Flexible Work Models: Pros and Cons for Malaysian SMEs

Flexible Work Models: Pros and Cons for Malaysian SMEs

Covid-19 landing on the shores of Malaysia has changed the way we work for the foreseeable future. The onset of the pandemic saw the enforcement of the movement control order, which drove companies to shift to remote working on a permanent basis. As restrictions ease amidst ramped vaccination efforts, we are seeing a gradual shift to near normalcy as we enter into an endemic phase. The question for many companies then becomes whether they should return to the pre-pandemic work model or to adopt flexible work models.

Although the pandemic work model saw productivity levels maintained, over a long period of working from home, employees have felt the brunt of it due to feelings of isolation and increased blurred work-life boundaries which may affect the mental well-being of employees. At the same time, employees may be wary of returning to the pre-pandemic work model due to the Omicron variant and a general fear of being infected with Covid-19 as cases are still prevalent. For corporate Malaysia, a flexible work model may be the more appropriate solution.

Flexible work models are not novel, but are increasingly adopted across the workplace as employers adapt to the endemic phase. Examples of flexible work models include remote working, flexible working schedules or a hybrid work model where employees combine a rotation of working from the office and working from home.

For SMEs, a flexible work model may prove advantageous as operational costs can be reduced as companies bounce back from the effects of the pandemic. Working through the pandemic has shown that employees need not be present in the office. Moving forward, SMEs may consider moving to smaller spaces or utilising coworking spaces when offline working is required. Besides that, flexible work models create efficiencies with travelling time being reduced, and employees can focus on tasks at hand coupled with outcome-oriented steps to make sure that work is being done. As employees are given this flexibility, performance levels will increase and boost overall productivity for the workplace.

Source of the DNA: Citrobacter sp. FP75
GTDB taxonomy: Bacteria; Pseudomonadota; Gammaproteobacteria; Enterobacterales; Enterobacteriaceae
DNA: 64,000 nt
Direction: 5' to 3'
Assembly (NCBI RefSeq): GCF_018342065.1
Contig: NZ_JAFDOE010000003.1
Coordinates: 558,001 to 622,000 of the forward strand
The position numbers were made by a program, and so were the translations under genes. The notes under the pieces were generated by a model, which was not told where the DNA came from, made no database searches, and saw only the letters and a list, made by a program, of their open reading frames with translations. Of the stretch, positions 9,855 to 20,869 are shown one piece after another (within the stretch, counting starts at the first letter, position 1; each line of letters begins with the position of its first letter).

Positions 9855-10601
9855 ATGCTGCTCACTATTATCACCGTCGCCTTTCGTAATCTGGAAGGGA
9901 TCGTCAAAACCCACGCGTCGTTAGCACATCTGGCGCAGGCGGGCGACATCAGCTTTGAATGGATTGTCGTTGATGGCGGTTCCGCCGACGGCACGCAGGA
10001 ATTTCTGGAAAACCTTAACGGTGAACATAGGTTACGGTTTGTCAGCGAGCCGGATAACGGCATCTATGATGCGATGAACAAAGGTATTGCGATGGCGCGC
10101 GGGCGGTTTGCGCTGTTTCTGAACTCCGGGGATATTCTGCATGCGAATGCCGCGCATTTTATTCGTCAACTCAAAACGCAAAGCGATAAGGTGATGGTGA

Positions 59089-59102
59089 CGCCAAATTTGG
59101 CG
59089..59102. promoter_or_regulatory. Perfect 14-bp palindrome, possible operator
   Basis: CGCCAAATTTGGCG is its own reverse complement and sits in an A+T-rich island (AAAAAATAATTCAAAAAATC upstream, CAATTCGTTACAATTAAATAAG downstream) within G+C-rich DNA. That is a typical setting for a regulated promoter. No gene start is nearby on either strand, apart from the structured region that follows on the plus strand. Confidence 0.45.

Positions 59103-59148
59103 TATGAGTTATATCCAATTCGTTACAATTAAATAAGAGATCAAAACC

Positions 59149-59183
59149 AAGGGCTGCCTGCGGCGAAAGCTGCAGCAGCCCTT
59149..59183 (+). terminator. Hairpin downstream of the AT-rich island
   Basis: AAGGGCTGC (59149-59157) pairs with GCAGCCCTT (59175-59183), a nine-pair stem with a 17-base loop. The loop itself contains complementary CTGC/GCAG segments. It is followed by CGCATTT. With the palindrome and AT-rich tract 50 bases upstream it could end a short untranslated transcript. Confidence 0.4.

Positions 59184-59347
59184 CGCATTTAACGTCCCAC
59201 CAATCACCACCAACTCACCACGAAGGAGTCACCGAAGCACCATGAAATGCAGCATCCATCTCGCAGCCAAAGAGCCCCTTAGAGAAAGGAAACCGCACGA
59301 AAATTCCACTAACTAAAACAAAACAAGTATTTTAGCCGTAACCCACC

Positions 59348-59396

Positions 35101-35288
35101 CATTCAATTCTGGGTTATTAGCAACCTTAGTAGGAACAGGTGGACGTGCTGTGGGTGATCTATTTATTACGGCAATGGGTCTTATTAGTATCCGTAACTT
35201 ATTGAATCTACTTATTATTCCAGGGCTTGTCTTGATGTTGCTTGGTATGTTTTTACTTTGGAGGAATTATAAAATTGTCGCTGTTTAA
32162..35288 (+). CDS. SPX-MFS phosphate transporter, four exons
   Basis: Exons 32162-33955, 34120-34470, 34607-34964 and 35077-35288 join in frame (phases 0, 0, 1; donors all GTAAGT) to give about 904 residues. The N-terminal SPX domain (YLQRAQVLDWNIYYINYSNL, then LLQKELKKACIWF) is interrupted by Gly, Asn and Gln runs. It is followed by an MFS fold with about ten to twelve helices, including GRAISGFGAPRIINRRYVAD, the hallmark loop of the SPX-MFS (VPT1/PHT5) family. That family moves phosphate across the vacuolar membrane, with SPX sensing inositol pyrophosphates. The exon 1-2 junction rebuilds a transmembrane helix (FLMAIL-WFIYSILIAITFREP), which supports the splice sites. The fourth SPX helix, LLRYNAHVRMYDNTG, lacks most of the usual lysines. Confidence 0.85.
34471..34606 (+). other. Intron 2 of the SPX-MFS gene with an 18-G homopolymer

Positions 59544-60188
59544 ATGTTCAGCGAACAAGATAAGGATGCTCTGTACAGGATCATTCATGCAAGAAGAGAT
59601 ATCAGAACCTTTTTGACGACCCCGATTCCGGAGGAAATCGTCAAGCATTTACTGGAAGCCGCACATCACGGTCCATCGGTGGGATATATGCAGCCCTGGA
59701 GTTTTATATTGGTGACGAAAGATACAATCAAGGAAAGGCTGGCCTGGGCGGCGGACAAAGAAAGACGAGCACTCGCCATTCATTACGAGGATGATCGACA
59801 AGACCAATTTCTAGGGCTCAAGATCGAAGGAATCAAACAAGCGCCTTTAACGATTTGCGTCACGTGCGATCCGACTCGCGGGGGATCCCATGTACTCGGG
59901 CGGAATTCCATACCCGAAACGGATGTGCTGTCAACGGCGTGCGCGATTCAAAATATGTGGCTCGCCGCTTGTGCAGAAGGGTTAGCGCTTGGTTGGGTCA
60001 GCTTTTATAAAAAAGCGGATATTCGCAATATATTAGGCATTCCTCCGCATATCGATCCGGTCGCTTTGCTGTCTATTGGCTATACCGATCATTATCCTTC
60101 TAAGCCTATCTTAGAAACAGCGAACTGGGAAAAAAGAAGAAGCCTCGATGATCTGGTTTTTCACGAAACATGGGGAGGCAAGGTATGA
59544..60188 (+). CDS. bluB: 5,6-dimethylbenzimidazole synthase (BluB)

However, SMEs must consider that flexible work models may not fit their organisation’s structure. The initial adoption of a flexible working model may see an initial trial-and-error stage as some employees may prefer to return to the office whilst some would prefer to work remotely. Flexible working also requires reinvesting capital to ensure that employees have the infrastructure and systems needed to work effectively. Flexible work models may require investment into offices which are not fully utilised or subscriptions to coworking spaces. Not only that, employees may need allowances to upgrade at-home hardware and reimbursements for high-speed internet and phone expenses. These considerations may not be at the luxury of some SMEs as it requires time and resources to come up with long-term plans and answers before they have the opportunity to see what may work for them.

Ultimately it is up to SMEs to evaluate whether a flexible work model would suit their organisation. While a flexible working model is a recourse for SMEs to continue operating through the pandemic, employees must learn to adapt in these unprecedented times.



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